- Number 341 |
- July 11, 2011
Seeing the Effects of Rock Heterogeneity on CO2 Movement
Dry sample scan of the CAS
sandstone core using (from left
to right in the image above)
NETL’s medical, industrial, and
All three DOE's National Energy Technology Laboratory X-ray CT scanners were recently used to characterize flow patterns during CO2 flooding of a sandstone sample from China. This work was part of a U.S.-China Energy Partnership that involves the Chinese Academy of Sciences (CAS), NETL, and PNNL. A delegation of scientists from the CAS brought a core sample from a sandstone formation in the Ordos Basin, China, that is of interest for potential CO2 storage. NETL’s medical CT scanner and industrial CT scanner were initially used to determine macro-variations in the sample structure, which included visually distinguishable bedding planes. Petrographic analysis of this core revealed that the lighter-colored bedding planes contained a high level of calcite. The figure above left shows the results from the medical CT scanner and industrial CT scanner in the two left-most images. Note the higher resolution that is capable with the new industrial CT scanner.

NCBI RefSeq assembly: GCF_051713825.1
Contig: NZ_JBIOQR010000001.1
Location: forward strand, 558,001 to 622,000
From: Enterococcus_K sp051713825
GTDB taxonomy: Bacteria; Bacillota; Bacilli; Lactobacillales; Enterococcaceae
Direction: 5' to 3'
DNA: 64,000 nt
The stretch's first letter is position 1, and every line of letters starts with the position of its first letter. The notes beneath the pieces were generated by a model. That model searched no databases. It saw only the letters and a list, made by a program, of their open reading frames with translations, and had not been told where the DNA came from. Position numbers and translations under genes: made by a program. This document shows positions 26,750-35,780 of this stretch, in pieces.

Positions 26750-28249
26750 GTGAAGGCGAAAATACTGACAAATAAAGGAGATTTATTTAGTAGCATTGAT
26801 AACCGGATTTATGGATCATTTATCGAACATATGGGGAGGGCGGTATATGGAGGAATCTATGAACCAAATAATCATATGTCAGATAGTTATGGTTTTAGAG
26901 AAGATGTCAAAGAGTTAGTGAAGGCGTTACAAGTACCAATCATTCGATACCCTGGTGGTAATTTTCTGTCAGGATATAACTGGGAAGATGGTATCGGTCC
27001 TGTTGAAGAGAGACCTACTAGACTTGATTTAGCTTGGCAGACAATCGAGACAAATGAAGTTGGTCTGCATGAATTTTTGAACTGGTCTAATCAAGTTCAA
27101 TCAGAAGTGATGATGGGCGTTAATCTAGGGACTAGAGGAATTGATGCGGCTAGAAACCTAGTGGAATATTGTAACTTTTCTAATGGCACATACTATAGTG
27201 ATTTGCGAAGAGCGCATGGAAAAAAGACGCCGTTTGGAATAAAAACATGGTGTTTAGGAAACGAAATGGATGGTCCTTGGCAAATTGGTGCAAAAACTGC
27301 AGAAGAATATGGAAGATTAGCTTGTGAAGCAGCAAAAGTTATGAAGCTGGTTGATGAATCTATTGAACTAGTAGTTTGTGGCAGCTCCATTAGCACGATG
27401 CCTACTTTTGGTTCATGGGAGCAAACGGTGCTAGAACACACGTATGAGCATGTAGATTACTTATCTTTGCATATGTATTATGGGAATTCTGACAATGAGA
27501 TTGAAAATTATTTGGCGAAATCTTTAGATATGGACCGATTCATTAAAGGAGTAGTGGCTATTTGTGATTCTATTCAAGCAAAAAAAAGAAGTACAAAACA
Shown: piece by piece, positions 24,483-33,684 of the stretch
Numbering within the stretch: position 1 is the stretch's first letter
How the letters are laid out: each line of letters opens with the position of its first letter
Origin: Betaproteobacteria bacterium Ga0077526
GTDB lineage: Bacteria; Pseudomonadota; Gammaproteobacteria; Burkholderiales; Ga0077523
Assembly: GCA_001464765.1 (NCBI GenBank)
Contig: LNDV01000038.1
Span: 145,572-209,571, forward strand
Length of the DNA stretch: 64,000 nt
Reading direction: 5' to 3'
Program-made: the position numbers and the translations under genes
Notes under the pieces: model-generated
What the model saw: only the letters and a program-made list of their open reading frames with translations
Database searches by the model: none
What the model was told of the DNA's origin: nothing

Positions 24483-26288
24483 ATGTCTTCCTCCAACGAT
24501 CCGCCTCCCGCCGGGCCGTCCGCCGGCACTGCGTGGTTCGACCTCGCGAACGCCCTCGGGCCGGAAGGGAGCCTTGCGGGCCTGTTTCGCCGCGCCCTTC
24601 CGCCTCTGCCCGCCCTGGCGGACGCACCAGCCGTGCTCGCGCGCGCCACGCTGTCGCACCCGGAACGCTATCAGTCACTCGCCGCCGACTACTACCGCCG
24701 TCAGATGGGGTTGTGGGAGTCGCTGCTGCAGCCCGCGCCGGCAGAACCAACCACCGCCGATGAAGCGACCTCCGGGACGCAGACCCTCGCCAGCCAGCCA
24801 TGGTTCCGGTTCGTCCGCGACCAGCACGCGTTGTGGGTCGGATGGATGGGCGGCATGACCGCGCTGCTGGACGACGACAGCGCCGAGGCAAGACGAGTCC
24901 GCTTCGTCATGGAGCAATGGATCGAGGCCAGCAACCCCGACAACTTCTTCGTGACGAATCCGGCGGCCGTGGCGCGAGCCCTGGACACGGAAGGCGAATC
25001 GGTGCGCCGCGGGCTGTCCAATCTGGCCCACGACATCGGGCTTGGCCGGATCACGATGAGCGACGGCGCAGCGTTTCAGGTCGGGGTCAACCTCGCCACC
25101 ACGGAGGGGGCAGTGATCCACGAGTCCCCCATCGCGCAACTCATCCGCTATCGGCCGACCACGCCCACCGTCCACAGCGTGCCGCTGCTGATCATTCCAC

A small sub-core was analyzed with NETL’s micro-CT scanner to determine the pore scale features of these bedding planes. A region was scanned that contained both a calcite-rich bedding plane and a calcite-lean region next to it. This scan is shown in the right-most image in the figure above. The resolution of this image is 2 microns/pixel and shows that some of the calcite (lighter gray) is not bonded to the sand grains (darker gray) and that there is some porosity (black), even in the calcite-rich region.
Sequence of 3D reconstructions
CO2 within the core preferentially
filling the open bedding planes during
the flow experiment; flow is from
left to right.
[Linda Morton, 304.285.4543,